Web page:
The Level 3 Diploma for Residential Childcare (England) has been announced by the government as part of the current reform of children’s residential care. A key driver for reform has been the sexual exploitation of children in care by organised groups in various localities, and the shortfalls in care which this has highlighted.
It is therefore hoped that this qualification will improve the quality of care provided to vulnerable children and young people in residential care, by guiding and assessing the development of carers' knowledge and skills and by confirming their competence.
No prior knowledge, understanding, skills or qualifications are required before learners can register for this qualification. Learners would, however, benefit from completing mandatory induction training or a probationary period before starting the course.
Learners should be working as a carer in a residential childcare setting for at least 16 hours per week in order to be able to gather evidence to support their qualification.
Learners will develop and demonstrate a range of technical and wider sector-related knowledge to underpin their competence in their job role.
You will meet with your assessor either in a group of other learners or on a one-to-one basis. This will either be at a College site or at your workplace. There is no exam.
You will work with your assessor to produce a portfolio of evidence to demonstrate your competence and knowledge of your job role. You will be observed in your job role by your assessor to demonstrate your competence.
Your employer will need to provide you with any Personal Protective Equipment (PPE) required legally and to help you to undertake your role safely.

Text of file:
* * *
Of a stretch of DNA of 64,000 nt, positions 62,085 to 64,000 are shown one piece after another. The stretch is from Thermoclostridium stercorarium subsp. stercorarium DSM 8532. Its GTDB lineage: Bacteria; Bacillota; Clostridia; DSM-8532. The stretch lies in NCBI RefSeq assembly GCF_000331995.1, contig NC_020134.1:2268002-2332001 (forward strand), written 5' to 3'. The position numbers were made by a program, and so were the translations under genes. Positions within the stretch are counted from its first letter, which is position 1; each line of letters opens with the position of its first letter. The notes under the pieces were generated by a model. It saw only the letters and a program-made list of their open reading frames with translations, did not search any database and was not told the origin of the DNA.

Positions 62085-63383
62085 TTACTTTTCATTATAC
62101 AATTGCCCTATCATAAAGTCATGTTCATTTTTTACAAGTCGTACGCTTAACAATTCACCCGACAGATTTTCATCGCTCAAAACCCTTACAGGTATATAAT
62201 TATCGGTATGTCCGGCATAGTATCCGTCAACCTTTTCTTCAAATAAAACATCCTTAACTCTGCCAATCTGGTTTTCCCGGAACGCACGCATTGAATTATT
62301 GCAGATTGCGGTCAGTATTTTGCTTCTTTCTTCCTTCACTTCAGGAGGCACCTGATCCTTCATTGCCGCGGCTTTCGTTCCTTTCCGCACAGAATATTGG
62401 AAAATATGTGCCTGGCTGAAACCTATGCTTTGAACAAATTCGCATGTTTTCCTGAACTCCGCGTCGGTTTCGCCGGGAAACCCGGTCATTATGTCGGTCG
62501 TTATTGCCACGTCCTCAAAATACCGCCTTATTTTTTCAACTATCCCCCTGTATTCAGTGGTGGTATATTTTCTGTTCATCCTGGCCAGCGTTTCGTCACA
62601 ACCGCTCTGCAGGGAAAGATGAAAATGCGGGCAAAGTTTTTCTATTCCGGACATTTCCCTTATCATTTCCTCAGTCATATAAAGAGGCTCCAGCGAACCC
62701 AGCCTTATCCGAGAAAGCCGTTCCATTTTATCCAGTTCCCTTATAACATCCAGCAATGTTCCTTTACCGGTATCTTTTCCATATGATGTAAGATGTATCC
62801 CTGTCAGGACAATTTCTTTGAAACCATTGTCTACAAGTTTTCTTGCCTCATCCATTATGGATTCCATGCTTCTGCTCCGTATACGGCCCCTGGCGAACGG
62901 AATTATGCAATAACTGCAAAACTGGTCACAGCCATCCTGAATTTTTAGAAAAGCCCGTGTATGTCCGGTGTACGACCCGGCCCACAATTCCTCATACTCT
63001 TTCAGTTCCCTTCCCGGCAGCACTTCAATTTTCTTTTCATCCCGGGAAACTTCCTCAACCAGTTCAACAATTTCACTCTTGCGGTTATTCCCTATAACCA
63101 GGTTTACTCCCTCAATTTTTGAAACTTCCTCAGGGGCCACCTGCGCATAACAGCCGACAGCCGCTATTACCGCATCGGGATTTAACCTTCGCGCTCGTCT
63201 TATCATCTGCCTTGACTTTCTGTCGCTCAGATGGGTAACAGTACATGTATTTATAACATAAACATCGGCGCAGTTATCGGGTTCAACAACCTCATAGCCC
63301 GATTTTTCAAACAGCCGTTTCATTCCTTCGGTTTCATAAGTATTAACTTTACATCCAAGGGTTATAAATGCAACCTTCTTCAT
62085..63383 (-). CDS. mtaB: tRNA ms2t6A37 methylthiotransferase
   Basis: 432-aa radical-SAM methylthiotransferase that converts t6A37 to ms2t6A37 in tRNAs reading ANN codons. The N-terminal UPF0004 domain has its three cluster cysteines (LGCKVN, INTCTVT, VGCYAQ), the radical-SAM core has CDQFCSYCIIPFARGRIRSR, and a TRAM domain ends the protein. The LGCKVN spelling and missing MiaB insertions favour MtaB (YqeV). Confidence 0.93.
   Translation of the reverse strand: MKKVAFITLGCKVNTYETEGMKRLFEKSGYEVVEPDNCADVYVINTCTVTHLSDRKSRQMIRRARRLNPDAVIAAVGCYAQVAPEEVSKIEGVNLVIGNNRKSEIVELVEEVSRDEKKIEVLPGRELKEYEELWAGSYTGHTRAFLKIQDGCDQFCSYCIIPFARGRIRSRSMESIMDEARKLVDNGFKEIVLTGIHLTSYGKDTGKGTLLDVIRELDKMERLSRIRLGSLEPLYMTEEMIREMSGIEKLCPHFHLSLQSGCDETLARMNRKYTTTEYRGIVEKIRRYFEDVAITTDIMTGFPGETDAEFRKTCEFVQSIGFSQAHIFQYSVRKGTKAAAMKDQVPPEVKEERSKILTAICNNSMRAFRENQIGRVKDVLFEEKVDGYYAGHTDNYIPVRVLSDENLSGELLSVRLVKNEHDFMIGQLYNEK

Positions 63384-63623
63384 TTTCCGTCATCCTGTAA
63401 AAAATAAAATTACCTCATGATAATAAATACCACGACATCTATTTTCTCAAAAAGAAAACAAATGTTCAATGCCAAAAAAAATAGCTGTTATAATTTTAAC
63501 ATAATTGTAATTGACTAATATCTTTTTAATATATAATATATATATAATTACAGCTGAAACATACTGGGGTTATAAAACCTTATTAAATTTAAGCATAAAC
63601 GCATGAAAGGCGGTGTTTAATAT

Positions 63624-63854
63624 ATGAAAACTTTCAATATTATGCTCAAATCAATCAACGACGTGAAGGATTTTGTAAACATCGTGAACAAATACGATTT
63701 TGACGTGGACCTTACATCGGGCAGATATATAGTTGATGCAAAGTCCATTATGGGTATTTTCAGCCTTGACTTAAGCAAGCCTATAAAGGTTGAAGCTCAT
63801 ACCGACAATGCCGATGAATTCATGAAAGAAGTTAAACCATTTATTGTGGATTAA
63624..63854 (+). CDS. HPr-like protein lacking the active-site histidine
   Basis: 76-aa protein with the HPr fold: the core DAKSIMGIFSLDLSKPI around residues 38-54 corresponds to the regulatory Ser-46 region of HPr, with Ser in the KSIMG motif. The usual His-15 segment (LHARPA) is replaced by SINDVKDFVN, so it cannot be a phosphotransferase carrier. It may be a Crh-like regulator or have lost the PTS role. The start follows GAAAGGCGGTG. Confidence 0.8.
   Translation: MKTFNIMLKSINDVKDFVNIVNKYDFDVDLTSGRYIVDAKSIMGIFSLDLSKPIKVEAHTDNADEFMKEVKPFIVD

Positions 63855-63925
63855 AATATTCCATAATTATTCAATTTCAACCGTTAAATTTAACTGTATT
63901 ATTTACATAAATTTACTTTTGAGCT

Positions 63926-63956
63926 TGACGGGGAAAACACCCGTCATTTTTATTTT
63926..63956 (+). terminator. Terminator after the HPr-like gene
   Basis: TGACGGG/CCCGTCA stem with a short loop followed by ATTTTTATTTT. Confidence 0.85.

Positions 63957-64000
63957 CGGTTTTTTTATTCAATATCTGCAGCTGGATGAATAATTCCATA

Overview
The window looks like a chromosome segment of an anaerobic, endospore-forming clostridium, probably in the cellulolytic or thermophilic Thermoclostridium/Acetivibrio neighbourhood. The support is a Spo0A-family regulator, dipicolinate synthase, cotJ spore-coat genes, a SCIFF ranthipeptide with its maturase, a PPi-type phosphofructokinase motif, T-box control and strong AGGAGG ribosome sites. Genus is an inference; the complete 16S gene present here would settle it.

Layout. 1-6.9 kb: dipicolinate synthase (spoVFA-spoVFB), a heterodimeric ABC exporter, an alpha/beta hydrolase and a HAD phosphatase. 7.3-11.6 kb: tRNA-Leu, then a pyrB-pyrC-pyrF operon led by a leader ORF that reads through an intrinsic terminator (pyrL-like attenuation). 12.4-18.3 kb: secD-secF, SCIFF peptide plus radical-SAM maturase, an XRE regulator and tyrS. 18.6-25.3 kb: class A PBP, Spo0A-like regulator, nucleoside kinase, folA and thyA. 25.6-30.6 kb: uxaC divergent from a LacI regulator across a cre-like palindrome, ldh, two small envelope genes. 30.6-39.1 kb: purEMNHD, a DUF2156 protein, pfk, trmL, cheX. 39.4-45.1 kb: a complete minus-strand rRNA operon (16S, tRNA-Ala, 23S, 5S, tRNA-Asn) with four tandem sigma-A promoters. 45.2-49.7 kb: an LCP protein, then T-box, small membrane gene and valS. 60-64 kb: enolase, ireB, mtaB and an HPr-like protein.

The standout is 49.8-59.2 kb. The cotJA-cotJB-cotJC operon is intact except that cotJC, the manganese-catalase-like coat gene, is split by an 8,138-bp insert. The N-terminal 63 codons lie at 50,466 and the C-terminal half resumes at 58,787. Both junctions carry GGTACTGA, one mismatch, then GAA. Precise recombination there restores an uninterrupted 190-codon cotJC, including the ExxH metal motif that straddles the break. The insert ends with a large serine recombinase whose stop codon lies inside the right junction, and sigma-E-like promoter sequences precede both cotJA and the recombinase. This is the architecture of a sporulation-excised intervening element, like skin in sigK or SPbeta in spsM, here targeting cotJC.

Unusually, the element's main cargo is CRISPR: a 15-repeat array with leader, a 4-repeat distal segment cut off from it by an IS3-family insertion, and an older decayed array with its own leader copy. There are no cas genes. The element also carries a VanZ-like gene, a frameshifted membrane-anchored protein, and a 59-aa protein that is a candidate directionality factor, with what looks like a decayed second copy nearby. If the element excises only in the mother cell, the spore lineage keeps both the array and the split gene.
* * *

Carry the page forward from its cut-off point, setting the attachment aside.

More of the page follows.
You can progress to the Level 5 Diploma in Leadership for Children's Services.
You can advance your career in roles such as team leader and support worker.
Teenager Lewis Morrell is aiming to become the third generation of his family to go into nursing.
But disappointing school GCSE exam results meant he had to have a rethink and plot a new route on the road to his career.
Looking for suitable courses, Lewis attended a College open event and was impressed with both what was on offer and the friendliness of the staff.
Eighteen-year-old Lewis described Derby College as "a lifeline" which has helped to give him confidence and a mind-set that he can achieve his goals.
A hospital work placement, run through the college's Employer Academy programme, has directly helped him land a health care assistant apprenticeship at the Royal Derby Hospital.
And Lewis has also completed Health and Social Care and English Functional Skills at Level 2, with a double pass and a merit. He is waiting for his GCSE English and CGSE Science results.
Lewis's dad is a children's nurse and his grandad worked in nursing and midwifery. He now manages a doctors' practice in Australia.
Knowing Lewis's skillset and temperament, they said that getting into health care would be "the best thing he ever did". He was inspired by them
I was a bit down about my English and Science results from school, because I needed those for nursing. Once I've got them I'll be able to get on further, so college was a lifeline.
It supported me through the first year and they pushed me. It's given me confidence. Rather than thinking 'maybe I can't do this', it helped me think 'yes, I can actually do this.'
It was very supportive through all of my time and I'm proud to have been accepted for the apprenticeship.
I'd say to anybody who didn't quite get the exams they want: go to
College, go to every lesson, stick with it and eventually it'll all click.
It's a four year apprenticeship. I want to go on to university and get my nursing degree and then get into children's nursing eventually.